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2 hours ago, bikeman564™ said:

I place a quarter on each side of the tube, and clamp it, and let it set over night.

That's a good idea.  :)    I never thought of that.     That's a new use for my huge C clamp that I use to squeeze the piston(s) back into the caliper on my cars disk brakes.  

Over the years I've patched my tubes and just a few didn't work.  I'd bet, this would work just about all the time. 

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16 minutes ago, sheep_herder said:

X with a ball point pen also works.

Chalk, Sharpie, ballpoint... all good ideas.  I thought of chalk, but I didn't want to use anything that could compromise the adhesion of the patch.

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6 minutes ago, Bikeguy said:

That's a good idea.  :)    I never thought of that.     That's a new use for my huge C clamp that I use to squeeze the piston(s) back into the caliper on my cars disk brakes.  

Over the years I've patched my tubes and just a few didn't work.  I'd bet, this would work just about all the time. 

Thanks. I don't use a lot of pressure, I have a plastic clip to hold the quarters on. It's worked for me.

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2 hours ago, Longjohn said:

What is everyone running over to get all these flats? In all my years of riding I’ve only had two flats. They were both on my mountain bike. The first one was a sharp stick impaled my tire. I replaced the tire. The other one was on the GAP. Someone had dug a ditch across the trail, must have buried a pipe or something. They filled the ditch with crushed stone but large crushed stone. A sharp stone cut my tire and tube about a one inch gash. I booted the tire and patched the tube and finished my ride. My road bike and my touring bikes have never had a flat. I always ran Bontrager hard case slicks. That might be the reason I don’t get flats. On my new bike I’m running Kenda tires. If I start getting flats I’ll run them tubeless. They came with the valve stems and sealant to run tubeless but they shipped the bike with tubes in the tires. I’m not going tubeless unless I have trouble.

In Arizona the thorns are plentiful, as are wires from blown out radial tires.  I carry 2 spare tubes with me on local rides, 1 patched and 1 new.  On the double century rides, I carry 4 tubes ( I hate to dnf for a flat when the entry fee is over $100, and I traveled 6-8 hours one way to the ride).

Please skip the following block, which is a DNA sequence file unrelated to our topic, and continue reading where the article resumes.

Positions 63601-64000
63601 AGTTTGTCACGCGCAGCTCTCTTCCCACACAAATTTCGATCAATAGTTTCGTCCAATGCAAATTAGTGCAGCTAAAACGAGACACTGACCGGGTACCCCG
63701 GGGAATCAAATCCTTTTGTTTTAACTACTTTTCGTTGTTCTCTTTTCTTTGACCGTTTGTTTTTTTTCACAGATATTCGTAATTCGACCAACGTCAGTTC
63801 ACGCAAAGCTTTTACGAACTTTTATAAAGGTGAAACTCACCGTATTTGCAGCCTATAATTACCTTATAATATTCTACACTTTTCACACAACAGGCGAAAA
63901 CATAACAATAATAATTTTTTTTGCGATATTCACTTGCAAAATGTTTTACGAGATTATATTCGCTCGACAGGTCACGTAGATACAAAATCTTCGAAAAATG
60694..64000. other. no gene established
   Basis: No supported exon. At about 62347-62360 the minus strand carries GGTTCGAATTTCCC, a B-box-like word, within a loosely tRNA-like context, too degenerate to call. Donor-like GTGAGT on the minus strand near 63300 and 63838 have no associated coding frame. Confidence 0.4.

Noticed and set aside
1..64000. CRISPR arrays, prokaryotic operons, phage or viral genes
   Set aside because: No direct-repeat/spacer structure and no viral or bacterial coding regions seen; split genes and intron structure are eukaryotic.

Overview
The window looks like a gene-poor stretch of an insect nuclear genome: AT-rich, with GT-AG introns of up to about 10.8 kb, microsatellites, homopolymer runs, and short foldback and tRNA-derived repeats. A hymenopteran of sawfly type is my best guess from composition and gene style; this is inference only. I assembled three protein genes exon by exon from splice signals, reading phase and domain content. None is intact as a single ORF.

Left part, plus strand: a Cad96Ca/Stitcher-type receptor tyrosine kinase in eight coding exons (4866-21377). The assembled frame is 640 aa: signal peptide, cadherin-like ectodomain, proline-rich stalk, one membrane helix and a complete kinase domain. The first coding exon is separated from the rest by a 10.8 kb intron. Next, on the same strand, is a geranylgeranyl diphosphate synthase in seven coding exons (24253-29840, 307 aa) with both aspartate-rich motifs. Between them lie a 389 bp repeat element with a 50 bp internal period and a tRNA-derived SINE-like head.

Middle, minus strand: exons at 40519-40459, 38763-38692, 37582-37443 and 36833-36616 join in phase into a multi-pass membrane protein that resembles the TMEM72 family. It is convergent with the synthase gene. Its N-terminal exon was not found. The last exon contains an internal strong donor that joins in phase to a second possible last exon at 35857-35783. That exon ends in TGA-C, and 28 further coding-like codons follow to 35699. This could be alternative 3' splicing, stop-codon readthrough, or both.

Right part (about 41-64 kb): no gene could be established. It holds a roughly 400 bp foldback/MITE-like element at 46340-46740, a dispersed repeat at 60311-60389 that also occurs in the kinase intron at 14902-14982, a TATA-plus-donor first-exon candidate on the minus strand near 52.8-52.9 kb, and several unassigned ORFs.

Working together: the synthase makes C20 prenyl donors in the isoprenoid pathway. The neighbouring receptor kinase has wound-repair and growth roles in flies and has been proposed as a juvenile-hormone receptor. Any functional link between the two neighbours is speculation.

I ordered a pack of 100 patches from Amazon, and use Slime rubber cement.  I have wondered if that cement was as good as the tubes in the small patch kits I used to be able to get at the LBS.  But  I have at least a 50% success rate in patching tubes.  After I apply the patch, I air it up the next day.  If it holds air for 2 days, it is good.  I figure each successful patch saves me $8, the cost of a new tube at REI.

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18 minutes ago, az_cyclist said:

In Arizona the thorns are plentiful, as are wires from blown out radial tires.  I carry 2 spare tubes with me on local rides, 1 patched and 1 new.  On the double century rides, I carry 4 tubes ( I hate to dnf for a flat when the entry fee is over $100, and I traveled 6-8 hours one way to the ride).

I ordered a pack of 100 patches from Amazon, and use Slime rubber cement.  I have wondered if that cement was as good as the tubes in the small patch kits I used to be able to get at the LBS.  But  I have at least a 50% success rate in patching tubes.  After I apply the patch, I air it up the next day.  If it holds air for 2 days, it is good.  I figure each successful patch saves me $8, the cost of a new tube at REI.

From what I hear everything in Arizona has pricks.

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5 hours ago, TrentonMakes said:

Chalk, Sharpie, ballpoint... all good ideas.  I thought of chalk, but I didn't want to use anything that could compromise the adhesion of the patch.

 

I carry one of these in the saddle bag.

image.png.23e838afcd44f51a935edc61b3c00f81.png

If the tube puncture is hard to find and harder to see, I use the scissors to make the hole bigger.  Turning a pinhole into a small cut makes it easier to see, easier to clean up where the patch has to go, easier to center the glue around the hole, and easier to place the patch centered on the damage.  The patch seals a small cut just as well as it seals a pinhole, so putting a small cut in the tube has no effect on the end result.